After several years of sunny weather on the first Sunday in May, I suppose it was time for some typically Nova Scotian weather to accompany the Battle of the Atlantic Sunday service. Halifax Harbour was socked in with thick fog, lifting only occasionally to reveal other ships in the Dockyard and the Macdonald Bridge.
|HMCS MONTREAL in the fog.|
As with last year, the service was held onboard HMCS MONTREAL, but unlike last year, the attendees were crammed like sardines into MONTREAL's helicopter hangar. Because of the wind, rain, and limited visibility, MONTREAL remained alongside for the entire service. Although the ashes of those to be committed were present for the service, the committal itself will occur at a later date, and the families of the deceased may or may not have the opportunity to be present depending on what arrangements are made at the time. The ashes of veterans are sometimes committed to the sea when the opportunity arises (and a ship is available) and it is not always possible to have the families present.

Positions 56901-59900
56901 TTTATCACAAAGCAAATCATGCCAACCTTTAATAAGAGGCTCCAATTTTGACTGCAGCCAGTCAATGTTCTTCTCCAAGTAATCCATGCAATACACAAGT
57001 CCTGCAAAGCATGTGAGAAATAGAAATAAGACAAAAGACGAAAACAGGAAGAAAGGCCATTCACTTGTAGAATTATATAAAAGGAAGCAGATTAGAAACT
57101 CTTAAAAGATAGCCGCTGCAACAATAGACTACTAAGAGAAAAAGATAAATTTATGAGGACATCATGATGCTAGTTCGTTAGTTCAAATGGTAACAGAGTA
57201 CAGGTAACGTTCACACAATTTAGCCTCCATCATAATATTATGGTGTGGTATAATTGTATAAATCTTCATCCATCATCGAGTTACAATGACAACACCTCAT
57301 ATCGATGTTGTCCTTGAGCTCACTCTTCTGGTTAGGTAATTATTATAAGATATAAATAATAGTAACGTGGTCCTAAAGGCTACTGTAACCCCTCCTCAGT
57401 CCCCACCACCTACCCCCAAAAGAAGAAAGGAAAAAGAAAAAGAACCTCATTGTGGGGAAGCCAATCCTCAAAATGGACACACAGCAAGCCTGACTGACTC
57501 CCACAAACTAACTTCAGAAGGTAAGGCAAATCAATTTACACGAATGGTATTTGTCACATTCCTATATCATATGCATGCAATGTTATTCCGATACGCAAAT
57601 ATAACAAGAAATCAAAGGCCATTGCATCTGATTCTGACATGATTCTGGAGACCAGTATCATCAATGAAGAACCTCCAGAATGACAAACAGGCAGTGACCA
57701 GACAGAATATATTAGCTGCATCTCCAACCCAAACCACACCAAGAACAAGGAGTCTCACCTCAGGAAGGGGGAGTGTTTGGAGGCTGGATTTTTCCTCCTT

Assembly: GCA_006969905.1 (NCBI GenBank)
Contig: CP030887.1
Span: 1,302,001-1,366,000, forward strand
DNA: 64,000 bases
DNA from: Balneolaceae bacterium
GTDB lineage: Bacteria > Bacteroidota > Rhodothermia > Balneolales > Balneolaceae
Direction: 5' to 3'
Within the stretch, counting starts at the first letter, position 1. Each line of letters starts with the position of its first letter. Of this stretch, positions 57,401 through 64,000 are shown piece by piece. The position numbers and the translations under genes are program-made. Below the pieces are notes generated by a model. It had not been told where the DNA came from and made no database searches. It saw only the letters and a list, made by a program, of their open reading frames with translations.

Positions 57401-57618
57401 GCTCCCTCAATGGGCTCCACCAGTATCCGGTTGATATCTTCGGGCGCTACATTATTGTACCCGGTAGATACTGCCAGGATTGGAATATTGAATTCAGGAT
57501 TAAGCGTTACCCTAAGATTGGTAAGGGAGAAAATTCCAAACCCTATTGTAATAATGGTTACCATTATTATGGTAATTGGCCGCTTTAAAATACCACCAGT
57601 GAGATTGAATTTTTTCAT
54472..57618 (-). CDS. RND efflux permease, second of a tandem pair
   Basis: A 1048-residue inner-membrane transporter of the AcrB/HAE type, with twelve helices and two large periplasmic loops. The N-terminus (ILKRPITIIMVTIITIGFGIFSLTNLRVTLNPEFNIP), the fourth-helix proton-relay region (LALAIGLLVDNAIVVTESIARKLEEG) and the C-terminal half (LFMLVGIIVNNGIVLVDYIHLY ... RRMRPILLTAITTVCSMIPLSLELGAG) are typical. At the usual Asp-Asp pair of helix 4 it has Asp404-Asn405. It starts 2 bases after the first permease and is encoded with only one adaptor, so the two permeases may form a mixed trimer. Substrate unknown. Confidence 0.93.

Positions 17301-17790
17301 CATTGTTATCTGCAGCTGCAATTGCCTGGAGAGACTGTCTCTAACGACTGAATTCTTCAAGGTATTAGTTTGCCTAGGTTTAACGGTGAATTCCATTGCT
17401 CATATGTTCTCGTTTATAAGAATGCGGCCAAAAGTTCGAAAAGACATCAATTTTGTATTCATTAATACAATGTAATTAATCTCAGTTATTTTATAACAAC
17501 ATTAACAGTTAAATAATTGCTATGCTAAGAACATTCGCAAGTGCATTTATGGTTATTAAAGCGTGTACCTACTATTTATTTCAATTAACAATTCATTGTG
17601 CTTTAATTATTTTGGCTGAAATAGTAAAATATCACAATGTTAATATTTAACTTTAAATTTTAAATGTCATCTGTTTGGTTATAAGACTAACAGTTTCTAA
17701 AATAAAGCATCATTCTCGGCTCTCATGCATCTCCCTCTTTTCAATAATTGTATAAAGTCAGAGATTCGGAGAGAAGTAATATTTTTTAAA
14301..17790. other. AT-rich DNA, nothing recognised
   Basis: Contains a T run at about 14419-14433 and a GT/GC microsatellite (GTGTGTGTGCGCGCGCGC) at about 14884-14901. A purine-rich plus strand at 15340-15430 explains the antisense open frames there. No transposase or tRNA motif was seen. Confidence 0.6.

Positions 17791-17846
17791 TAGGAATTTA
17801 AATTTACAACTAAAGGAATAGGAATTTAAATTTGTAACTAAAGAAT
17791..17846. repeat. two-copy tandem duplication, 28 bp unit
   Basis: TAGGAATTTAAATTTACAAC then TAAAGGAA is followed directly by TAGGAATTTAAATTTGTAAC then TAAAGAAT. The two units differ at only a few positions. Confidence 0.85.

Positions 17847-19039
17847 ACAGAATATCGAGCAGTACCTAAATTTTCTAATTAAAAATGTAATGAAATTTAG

With the hangar so crowded, it was not possible to move around easily taking photos, without getting in the way of family members attending the service (or smacking them in the head with my camera bag, which is apparently bad form). Those of us photographers present spent most of our time just outside the hangar shooting the service from the front, trying to stay out of each other's way, while aiming for good angles of the proceedings.
Due to time constraints, I will largely present the photos of the service without further commentary:
|The command staff salute during the singing of 'O Canada'.|
|The hangar was very crowded, making it difficult to move around.|
|Cdr. Chris Sherban addresses the attendees.|
|MONTREAL's kisbee ring, with the ensign at half-mast.|
|CNMT member Graham McBride stands by the ashes of veterans to be committed.|
|Padre singing a hymn.|
|Raindrops on MONTREAL's bell.|
|Command staff of HMCS MONTREAL, from left to right: CPO1 Stan Ryan, LCdr Kevin Nolan, and Cdr Chris Sherban.|
|After the service, the ensign was hauled all the way back up.|